There are NFL safeties that often get remembered for bone-jarring hits, such as Ronnie Lott, Jack Tatum, Steve Atwater, Troy Polamalu, and John Lynch. Some safeties were exceptional in defending the field and forcing turnovers, like Paul Krause, Ed Reed and Donnie Shell, but there was a safety in Seattle that was as good as any safety that ever played.
Kenny Easley was a 6’3 All-American from UCLA, who after only one game during his freshman season, became a starter. After becoming the Bruins’ all-time leader in interceptions (19) and being named first-team All-Pac-10 for each of his four seasons, Easley was one of the most sought-after defensive players in the 1981 draft.
He recalled wanting to play for the San Francisco 49ers after being in talks with their representatives, who said they were going to draft him. But it would be Seattle, who after a 4-12 season the year before, would draft him at the number four spot and make him the centrepiece of their defense. San Francisco ended up with the man who ended up being one of Easley’s biggest fans, Hall of Famer Ronnie Lott.
Easley had good size and instincts, which were aided greatly by his love for basketball. He played at the junior-varsity level at UCLA and was even drafted by the Chicago Bulls in the 10th Round of the 1981 NBA Draft. While he chose to play football, his basketball abilities assisted him in his ability to play safety for the Seahawks.
Long before he was destroying receivers over the middle or intercepting would-be touchdowns, he was a fan in his living room at 6 years old watching his television in Virginia with his family. He recalls watching everyone get so excited over a game that was on TV and began to dream about playing in the NFL one day.
“Looking at all those people in the stands, and listening to the announcers, and all that excitement, I was hooked right there on the spot,” Easley explained. “‘This is what I want to do. I want to be a pro football player.’”
He certainly became a pro football player and didn’t waste any time becoming a great one. In 1981, he racked up 107 tackles, 3 interceptions and returned one of them for a career-long 82-yard touchdown. It was his leadership and play on the field that began to turn around the Seahawks’ defense and he was given the 1981 AFC Rookie of the Year honors by the Associated Press.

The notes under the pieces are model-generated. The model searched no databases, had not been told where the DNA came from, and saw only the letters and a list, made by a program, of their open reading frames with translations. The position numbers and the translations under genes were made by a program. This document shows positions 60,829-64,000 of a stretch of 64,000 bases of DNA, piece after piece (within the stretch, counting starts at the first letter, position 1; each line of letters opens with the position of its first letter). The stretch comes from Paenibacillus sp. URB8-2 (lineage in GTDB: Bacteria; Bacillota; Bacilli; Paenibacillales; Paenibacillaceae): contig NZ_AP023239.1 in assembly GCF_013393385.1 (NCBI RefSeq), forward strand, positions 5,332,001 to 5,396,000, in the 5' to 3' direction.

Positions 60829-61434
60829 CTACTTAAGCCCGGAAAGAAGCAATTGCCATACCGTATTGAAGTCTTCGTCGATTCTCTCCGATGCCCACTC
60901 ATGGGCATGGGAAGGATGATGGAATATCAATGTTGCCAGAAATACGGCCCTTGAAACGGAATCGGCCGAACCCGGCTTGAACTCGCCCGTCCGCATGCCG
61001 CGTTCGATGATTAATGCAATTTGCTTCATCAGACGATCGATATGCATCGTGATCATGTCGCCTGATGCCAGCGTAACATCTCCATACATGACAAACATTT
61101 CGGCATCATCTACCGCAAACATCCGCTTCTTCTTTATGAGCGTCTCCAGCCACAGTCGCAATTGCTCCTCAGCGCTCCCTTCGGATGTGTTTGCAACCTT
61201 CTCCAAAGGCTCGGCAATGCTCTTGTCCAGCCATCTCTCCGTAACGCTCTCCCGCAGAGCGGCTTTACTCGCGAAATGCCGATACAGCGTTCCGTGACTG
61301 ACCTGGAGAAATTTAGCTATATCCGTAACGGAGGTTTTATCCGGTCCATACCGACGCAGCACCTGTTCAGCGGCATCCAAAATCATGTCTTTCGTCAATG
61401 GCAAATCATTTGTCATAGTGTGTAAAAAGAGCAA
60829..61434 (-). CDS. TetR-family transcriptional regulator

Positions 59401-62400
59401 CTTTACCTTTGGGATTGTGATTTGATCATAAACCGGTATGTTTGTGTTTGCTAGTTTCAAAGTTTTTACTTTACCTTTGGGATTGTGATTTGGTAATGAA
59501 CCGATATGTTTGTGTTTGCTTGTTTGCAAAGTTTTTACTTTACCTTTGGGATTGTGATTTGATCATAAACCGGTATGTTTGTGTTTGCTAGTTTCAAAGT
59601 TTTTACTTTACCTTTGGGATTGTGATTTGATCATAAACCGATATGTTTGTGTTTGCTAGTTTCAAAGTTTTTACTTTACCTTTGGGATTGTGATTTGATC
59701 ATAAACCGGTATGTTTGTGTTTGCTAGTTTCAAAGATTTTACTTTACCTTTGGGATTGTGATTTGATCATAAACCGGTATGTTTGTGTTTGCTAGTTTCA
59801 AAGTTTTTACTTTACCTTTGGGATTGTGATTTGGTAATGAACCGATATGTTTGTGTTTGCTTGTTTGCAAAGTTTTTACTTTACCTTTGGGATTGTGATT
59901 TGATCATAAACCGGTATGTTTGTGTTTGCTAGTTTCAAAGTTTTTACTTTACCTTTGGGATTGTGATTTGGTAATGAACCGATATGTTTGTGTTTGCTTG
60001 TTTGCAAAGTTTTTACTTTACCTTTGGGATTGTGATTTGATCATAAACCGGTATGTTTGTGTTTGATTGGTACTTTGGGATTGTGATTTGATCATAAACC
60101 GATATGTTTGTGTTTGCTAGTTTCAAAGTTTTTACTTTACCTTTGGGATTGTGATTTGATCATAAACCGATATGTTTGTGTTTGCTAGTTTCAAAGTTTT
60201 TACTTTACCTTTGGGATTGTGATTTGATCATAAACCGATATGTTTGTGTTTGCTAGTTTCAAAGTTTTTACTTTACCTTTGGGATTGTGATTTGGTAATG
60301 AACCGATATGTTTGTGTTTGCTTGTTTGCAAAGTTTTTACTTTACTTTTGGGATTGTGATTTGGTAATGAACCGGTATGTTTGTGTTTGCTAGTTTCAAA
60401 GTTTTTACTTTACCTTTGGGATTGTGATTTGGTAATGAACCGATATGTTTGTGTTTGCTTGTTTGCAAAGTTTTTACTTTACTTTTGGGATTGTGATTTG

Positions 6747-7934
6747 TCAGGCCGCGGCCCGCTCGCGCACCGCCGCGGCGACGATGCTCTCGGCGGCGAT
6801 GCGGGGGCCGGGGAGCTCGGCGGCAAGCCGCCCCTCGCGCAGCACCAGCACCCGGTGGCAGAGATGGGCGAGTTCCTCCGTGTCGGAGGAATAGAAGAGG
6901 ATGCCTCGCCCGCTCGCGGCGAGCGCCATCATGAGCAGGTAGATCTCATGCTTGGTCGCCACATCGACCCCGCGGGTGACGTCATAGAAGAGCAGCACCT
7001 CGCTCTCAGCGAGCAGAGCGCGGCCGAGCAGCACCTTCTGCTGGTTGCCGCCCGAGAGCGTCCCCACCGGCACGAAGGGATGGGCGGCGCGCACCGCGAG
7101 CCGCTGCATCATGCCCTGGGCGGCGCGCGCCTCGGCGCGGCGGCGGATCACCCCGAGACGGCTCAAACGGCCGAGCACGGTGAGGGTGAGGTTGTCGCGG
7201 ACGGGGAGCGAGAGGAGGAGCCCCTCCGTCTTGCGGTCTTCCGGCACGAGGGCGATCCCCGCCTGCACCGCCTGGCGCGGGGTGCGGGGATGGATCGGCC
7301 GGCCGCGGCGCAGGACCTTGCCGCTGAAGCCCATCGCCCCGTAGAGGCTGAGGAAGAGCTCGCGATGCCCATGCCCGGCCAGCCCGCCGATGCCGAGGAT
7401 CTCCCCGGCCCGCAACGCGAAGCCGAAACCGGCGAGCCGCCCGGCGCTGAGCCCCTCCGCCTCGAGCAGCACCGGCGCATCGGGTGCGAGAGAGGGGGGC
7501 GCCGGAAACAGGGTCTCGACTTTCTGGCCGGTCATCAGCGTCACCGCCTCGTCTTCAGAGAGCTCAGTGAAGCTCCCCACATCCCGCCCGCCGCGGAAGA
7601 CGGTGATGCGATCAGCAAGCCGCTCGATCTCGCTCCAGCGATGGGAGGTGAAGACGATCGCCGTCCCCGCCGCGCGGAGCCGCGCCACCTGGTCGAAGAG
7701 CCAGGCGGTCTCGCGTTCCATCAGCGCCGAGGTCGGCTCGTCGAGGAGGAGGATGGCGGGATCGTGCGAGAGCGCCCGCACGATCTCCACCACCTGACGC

Going into the 1983 season, the Seahawks had only two winning seasons in their franchise’s history and no playoff appearances. It seemed like this would be another typical year for the Seahawks as they struggled to put together consistency in the win column, only being two games above .500 only one time. Anyone that remembers the Seahawks of the 1980s remembers how much fun they were to watch. Jim Zorn and later Dave Kreig were good quarterbacks who would often find an open Steve Largent for a touchdown. Exciting running back Curt Warner would gash defense for yardage. But it was Easley that would help make Seattle an intimidating defense and would be the driving force behind Seattle’s playoff runs of the mid-1980’s.
Despite the struggles, Easley would lead the team with 7 interceptions and the defense would keep the team in most games, giving them a chance to win.
After getting blown out at home by the Dallas Cowboys in Week 14, they were 7-7 and needed to win their final two games in order to finally make the postseason. Following a hard-fought win over the Giants by a score of 17-12, the Seahawks would need to beat New England in the Kingdome and they would be in the playoffs.
In a close battle at the half, the Seahawks led 10-6 and New England would never score again. It would be a key Kenny Easley interception that would help seal the game and send the Hawks to the postseason for the first time in their history.